the Marx #308 tunnel is described in Greenberg Vol II as... "Two-piece lithographed metal, mottled red and green patches on yellow, similar to army tanks."  because of this comment and perhaps their inclusion in some army sets (? ... citation needed), i have always heard collectors refer to this accessory as a the Marx "camouflage" tunnel...

Marx camo tunnel

but recently i was thinking about Louis Marx who lived in the Northeast, and what he may actually have had in mind...

maxresdefault

whatcha think?

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jhz563 posted:

Makes wonder where this scene is from.  I am pretty sure this is a Marx tunnel, but there is no labeling on it.

25C5A3BA-B096-409F-999A-86D2A937CCE8

Marx made three of these two-piece metal tunnels, that is one, here is the 3rd...

Marx tunnel - farm

if mine weren't sitting on a shelf about 10' high, i'd grab one and check, but i thought there was a round Mar-X logo on these.  might be on the order of finding Waldo.

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overlandflyer posted:
jhz563 posted:

Makes wonder where this scene is from.  I am pretty sure this is a Marx tunnel, but there is no labeling on it.

25C5A3BA-B096-409F-999A-86D2A937CCE8

Marx made three of these two-piece metal tunnels, that is one, here is the 3rd...

Marx tunnel - farm

if mine weren't sitting on a shelf about 10' high, i'd grab one and check, but i thought there was a round Mar-X logo on these.  might be on the order of finding Waldo.

The upper picture is a 392 and is post war. The farm scene 391 tunnel is prewar and early postwar. All camo ones are prewar.

Steve

Steve "Papa" Eastman

Yorba Linda, CA

Left Coast, Home of the lunatics

here is a Marx tunnel that was in a boxed Army set i have,  the double decker box is constructed in a way that i have no doubt the tunnel was original to the set...

Marx paper tunnel

is it small ... 9" long. 8" wide at the base and 6" tall.  seems to be made from some sort of paper covered with a textured paint.  quite fragile.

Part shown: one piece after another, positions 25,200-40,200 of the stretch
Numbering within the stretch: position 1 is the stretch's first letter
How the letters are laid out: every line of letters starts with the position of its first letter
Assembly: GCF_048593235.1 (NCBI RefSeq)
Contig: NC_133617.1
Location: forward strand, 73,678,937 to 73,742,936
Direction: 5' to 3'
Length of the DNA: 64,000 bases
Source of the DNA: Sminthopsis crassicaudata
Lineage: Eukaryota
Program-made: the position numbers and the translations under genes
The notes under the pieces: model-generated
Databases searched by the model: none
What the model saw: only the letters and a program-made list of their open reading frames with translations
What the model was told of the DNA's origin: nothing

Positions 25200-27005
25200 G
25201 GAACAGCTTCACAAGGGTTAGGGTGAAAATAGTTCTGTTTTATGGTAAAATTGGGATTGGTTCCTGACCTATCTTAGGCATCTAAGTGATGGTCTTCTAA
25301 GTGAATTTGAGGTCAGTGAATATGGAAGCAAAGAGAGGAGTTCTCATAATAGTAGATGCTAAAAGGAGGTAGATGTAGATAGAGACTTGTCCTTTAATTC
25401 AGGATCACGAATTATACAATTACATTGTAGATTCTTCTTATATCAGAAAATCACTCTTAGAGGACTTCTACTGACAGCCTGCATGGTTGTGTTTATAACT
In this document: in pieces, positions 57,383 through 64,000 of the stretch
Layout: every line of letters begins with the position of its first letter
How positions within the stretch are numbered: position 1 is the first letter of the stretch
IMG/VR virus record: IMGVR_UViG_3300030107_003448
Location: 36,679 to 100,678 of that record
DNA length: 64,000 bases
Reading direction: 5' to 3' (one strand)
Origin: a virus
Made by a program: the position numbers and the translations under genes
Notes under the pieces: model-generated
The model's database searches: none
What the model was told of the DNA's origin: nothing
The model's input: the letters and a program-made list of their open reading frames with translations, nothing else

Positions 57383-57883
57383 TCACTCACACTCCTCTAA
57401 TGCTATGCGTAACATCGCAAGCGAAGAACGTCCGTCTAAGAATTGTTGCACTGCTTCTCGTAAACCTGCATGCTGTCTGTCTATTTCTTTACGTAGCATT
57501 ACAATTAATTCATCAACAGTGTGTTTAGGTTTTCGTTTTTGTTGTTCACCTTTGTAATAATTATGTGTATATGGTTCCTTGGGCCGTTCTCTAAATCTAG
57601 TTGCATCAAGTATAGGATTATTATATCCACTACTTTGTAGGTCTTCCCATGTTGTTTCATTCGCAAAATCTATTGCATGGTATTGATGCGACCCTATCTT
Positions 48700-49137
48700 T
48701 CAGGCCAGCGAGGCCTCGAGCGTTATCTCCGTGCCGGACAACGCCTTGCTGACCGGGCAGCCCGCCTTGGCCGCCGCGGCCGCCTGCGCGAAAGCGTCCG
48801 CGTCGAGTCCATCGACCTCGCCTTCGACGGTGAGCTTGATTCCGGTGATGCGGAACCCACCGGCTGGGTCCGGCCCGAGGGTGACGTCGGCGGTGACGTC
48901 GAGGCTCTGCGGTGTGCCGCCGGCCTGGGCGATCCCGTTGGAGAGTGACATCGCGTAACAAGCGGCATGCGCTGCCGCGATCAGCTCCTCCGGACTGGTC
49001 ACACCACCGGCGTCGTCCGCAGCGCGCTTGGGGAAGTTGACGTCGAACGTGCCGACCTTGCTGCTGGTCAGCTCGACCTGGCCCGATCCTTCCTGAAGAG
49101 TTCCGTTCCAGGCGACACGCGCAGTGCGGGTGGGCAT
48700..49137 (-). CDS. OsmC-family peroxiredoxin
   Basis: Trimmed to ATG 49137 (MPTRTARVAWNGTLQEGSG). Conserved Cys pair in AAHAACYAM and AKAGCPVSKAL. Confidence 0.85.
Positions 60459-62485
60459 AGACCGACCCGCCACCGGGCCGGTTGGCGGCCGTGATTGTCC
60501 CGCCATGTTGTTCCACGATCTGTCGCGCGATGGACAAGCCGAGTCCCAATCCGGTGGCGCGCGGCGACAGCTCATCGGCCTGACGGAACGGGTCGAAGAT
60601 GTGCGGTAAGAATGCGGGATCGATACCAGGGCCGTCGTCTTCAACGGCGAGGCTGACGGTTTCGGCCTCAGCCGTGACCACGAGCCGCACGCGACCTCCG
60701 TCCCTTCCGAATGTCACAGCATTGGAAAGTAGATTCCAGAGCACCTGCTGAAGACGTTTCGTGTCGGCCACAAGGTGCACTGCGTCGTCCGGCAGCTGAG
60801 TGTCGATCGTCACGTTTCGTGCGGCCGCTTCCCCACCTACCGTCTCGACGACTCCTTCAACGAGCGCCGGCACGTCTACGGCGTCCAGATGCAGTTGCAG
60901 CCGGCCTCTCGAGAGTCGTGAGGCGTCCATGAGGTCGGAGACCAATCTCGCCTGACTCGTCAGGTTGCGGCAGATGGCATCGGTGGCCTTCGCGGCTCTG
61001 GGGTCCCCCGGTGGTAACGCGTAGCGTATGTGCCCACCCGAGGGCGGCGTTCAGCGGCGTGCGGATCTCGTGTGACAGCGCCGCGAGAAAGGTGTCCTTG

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overlandflyer posted:

here is a Marx tunnel that was in a boxed Army set i have,  the double decker box is constructed in a way that i have no doubt the tunnel was original to the set...

Marx paper tunnel

is it small ... 9" long. 8" wide at the base and 6" tall.  seems to be made from some sort of paper covered with a textured paint.  quite fragile.

Interesting.  I have a similar constructed tunnel with a boxed American Flyer set.  The artwork for the set shows the odd fragile tunnel and is visibly different from artwork for other Flyer tunnels.

The set below is a Nation Wide Lines version of a Skylark set.  The one difference I see between the two tunnels is the paint job. 

 

I will say that I have researched Flyer tunnels and from what I have read, Flyer did not make its own tunnels.  In my research of Flyer tunnels I have noted at least 3 different manufacturers of tunnels for Flyer and note at least 4 different tunnel designs of Flyer tunnels.  

NWL

overlandflyer posted:

the Marx #308 tunnel is described in Greenberg Vol II as... "Two-piece lithographed metal, mottled red and green patches on yellow, similar to army tanks."  because of this comment and perhaps their inclusion in some army sets (? ... citation needed), i have always heard collectors refer to this accessory as a the Marx "camouflage" tunnel...